Friday, 9 November 2012
Court imposes maximum penalty for 'minor' omission of prescribed information
Although the landlord produced "most" of the materials and the omission was described as "minor" the case, which was initially dismissed by a judge, The Court of Appeals overturned the decision and awarded the full penalty to the tenant.
After the case, lawyers pointed out that the omission could have been rectified by simply giving the tenant a copy of the Tenancy Deposit Scheme's leaflet. It should also be noted that this is something the tenant was able to get for themselves.
The Housing (Tenancy Deposits) (Prescribed Information) Order 2007 states that landlords (or the agents representing them) are obliged to produce a list of "prescribed information" to all tenants. This "prescribed information" sets out exactly how the scheme works and its implications.
In this instance, the case of Ayannuga v Swindells, the landlord omitted seemingly minor pieces of information that had been listed in the prescribed information, regardless of the fact the information was already in the public domain.
The landlord argued in the initial hearing that he had provided most of the information with only minor deficiencies related to the technical details of the scheme and that these details were easily accessible to the tenant by contacting the provider of the scheme. The judge found in favour of the landlord and the claim was dismissed with the landlord being able to keep the deposit.
However, this was followed by a hearing at the Court of Appeal in which the previous decision was overturned. In addition, it was ruled that the tenant be awarded the maximum compensation of three times the deposit.
Luke Maunder, a property specialist with law firm Barlow Robbins, said: "This case has important implications for residential landlords and residential agents.
"It is not uncommon for minor pieces of information to be omitted from the prescribed information, particularly as the Act allows it to be produced separately from the Tenancy Agreement, and some required items instinctively seem less important as the tenant can find it easily elsewhere.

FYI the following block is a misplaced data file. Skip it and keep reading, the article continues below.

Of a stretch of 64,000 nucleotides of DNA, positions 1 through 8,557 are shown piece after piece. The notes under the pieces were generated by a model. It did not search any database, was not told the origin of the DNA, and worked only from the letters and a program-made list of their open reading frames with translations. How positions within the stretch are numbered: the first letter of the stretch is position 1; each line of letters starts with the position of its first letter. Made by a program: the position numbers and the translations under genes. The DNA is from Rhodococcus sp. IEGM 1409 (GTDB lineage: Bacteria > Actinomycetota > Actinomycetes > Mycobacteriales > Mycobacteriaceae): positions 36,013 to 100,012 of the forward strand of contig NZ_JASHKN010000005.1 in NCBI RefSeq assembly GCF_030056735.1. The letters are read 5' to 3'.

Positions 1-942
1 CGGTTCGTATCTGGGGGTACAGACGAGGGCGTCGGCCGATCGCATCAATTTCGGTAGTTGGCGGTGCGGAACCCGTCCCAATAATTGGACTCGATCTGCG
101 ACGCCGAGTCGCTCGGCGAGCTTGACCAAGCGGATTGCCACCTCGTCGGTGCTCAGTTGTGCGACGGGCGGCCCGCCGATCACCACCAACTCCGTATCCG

"In the case of Ayannuga v Swindells, the landlord failed to provide details of the procedures to be followed in certain events. Details of the Tenancy Deposit Scheme had been provided, but the omission of the additional information - potentially as simple as including a leaflet provided by the Scheme - has cost him thousands.
"The maximum fine is three times the deposit, but the landlord also forfeits the original deposit, so in reality it is four times. As a deposit is usually at least a month's rent, a small error can be very costly."
The important lesson to be learned from this is that guidelines and rules within the property industry must be adhered to with absolute precision. More and more stories are emerging of landlords and agents alike being reprimanded for details, which may seem arbitrary but have far-reaching consequences.
Luke Maunder concludes: "All residential landlords and letting agents need to take note of the important decision in Ayannuga v Swindells and make sure that they provide all the necessary prescribed information, ideally well within the 30 days allowed."
Click here to view the original article Court imposes maximum penalty for'minor' omission of prescribed information.
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